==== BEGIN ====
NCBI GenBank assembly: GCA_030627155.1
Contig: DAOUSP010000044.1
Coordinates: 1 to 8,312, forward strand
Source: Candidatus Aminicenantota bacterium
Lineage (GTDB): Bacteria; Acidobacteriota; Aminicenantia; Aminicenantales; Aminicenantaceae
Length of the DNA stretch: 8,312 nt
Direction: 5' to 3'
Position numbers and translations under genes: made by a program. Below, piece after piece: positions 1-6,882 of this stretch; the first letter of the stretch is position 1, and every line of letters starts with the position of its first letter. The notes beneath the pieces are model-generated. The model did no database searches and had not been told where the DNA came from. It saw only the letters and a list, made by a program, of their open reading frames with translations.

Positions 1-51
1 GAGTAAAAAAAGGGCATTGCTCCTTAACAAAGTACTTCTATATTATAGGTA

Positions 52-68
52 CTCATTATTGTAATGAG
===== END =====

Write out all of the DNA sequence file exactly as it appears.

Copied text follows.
NCBI GenBank assembly: GCA_030627155.1
Contig: DAOUSP010000044.1
Coordinates: 1 to 8,312, forward strand
Source: Candidatus Aminicenantota bacterium
Lineage (GTDB): Bacteria; Acidobacteriota; Aminicenantia; Aminicenantales; Aminicenantaceae
Length of the DNA stretch: 8,312 nt
Direction: 5' to 3'
Position numbers and translations under genes: made by a program. Below, piece after piece: positions 1-6,882 of this stretch; the first letter of the stretch is position 1, and every line of letters starts with the position of its first letter. The notes beneath the pieces are model-generated. The model did no database searches and had not been told where the DNA came from. It saw only the letters and a list, made by a program, of their open reading frames with translations.

Positions 1-51
1 GAGTAAAAAAAGGGCATTGCTCCTTAACAAAGTACTTCTATATTATAGGTA

Positions 52-68
52 CTCATTATTGTAATGAG